is a condition that can mimic testicular torsion, but the pain is usually not as severe. During fetal development, we are all initially equipped with male and female genital ducts, but hormonal influences will result in the involution or disappearance of the unneeded set. Frequently, there are small remnants of these structures, called the appendix testes and the appendix epididymis depending on their location, that remain after birth. These appendages are quite small measuring between ¼ and ½ of an inch in length, but they too can twist and cut off their blood supply. When torsion occurs, the appendix will initially swell then become tender and bluish in color.  If a patient is examined soon after onset, a blue dot can be seen beneath the skin particularly if the patient has a fair complexion. If the blue dot is seen, then the treatment can be observation. Surgical excision of the torsed appendix can speed recovery as it can take 1-2 weeks for the inflammation to resolve without treatment. If too much time passes before evaluation, the inflammation becomes more severe and the blue dot sign is lost. The diagnosis becomes less clear, and surgical intervention to remove the appendage will often be required to speed recovery and insure that the testicle torsion is not the culprit.

Delayed post vasectomy pain is an infrequent condition where the epididymis, which is under pressure from continued sperm production by the testicle, may leak a little sperm into the surrounding tissues. This is commonly referred to as an “epididymal blowout” and results in the sudden onset of testicular pain followed by the appearance of a marble sized, hard, tender knot on the perimeter of the testicle.  The inflammation will mimic epididymitis, but if there has been a vasectomy, urine cannot reach the epididymis to cause the problem. This condition is best managed with ice and anti-inflammatory medication like Ibuprofen or Naproxen. Antibiotics can be prescribed if the diagnosis is not clear.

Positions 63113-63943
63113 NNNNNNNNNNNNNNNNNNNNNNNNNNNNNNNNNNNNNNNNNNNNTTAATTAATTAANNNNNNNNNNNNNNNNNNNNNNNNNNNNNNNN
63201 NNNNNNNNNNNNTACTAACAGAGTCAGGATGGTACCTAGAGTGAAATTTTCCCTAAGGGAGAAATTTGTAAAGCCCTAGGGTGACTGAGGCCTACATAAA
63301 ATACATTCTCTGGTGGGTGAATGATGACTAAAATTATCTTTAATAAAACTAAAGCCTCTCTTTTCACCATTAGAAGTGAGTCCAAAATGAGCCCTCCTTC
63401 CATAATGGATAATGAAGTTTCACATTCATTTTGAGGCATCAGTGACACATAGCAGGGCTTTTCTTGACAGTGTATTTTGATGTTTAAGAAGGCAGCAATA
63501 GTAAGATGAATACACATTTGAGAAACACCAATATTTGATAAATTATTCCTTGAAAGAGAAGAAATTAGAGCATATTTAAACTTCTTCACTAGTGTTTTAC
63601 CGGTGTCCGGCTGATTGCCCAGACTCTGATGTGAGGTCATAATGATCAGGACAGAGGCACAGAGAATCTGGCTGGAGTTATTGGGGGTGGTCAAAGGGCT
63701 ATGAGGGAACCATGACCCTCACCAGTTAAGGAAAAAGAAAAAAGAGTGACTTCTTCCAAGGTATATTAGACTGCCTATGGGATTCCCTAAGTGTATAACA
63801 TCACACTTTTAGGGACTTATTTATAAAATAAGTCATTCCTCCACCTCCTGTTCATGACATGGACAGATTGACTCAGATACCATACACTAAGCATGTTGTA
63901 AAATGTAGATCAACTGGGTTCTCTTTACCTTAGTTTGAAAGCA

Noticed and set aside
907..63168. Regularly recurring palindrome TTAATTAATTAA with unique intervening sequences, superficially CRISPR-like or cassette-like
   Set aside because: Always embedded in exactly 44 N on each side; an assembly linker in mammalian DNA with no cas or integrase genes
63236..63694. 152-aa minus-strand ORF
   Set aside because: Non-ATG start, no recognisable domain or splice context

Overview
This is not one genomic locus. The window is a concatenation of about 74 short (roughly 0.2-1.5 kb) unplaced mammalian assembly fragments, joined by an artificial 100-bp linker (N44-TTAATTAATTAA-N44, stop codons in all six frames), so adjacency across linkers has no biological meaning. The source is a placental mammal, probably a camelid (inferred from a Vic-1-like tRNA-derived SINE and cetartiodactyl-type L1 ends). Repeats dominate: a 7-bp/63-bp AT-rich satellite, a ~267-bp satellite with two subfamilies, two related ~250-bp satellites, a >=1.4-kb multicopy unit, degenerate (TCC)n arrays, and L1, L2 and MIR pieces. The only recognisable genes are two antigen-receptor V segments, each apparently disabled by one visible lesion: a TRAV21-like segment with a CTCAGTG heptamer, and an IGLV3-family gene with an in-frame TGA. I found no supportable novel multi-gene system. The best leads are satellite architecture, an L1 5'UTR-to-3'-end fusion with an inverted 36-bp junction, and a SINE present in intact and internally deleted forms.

Testicular trauma usually from a blow to the testicle can result in acute testicular pain as most men are aware. Usually, the initial sharp pain is transient followed by a dull achiness, but if the pain remains severe or is associated with significant swelling, testicular rupture needs to be considered. Testicular torsion can also be precipitated by trauma. A scrotal ultrasound will help determine whether the testicle is ruptured or torsed. A rupture will be associated with a disruption of the capsule of the testicle, presence of fluid, or blood around the testicle. The ultrasound can also identify testicular bruising or subcapsular hematomas. A ruptured testicle should be repaired surgically and may require removal if severely injured.

Secondary causes of acute testicular pain can include kidney stones, herniated discs, and hernias. The nerve supply for the kidney and testicle has a similar origin so kidney pain can radiate to the testicle. A ruptured disc compressing a spinal nerve root can cause variably severe achy testicular pain that is often positional. The testicular innervation is primarily through the L1 nerve root. Pain radiating into the leg, scrotum, and inner thigh is often associated with the nerve root pain. An inguinal hernia can occasionally cause acute testicular pain, but the pain symptoms with a hernia tend to be more chronic.

Diagnosing the cause of acute testicular pain requires:

A thorough history and physical exam.
Urinanalysis
Urine culture if indicated
Gonorrhea and Chlamydia testing in at risk individuals
Scrotal Ultrasound with Doppler flow for suspected torsion or trauma
Surgical exploration if time appropriate studies are not available in a proper time frame to insure testicular salvage
        
Alliance Urology Specialists recognizes the need for prompt evaluation and management of acute scrotal and testicular pain. We have the doctors and the support staff to provide a comprehensive diagnostic workup and treatment. We are located adjacent to a full service hospital and an out-patient surgical center should emergent surgical intervention be required. If you or your child develops acute testicular or scrotal pain, don’t delay. Seek treatment immediately.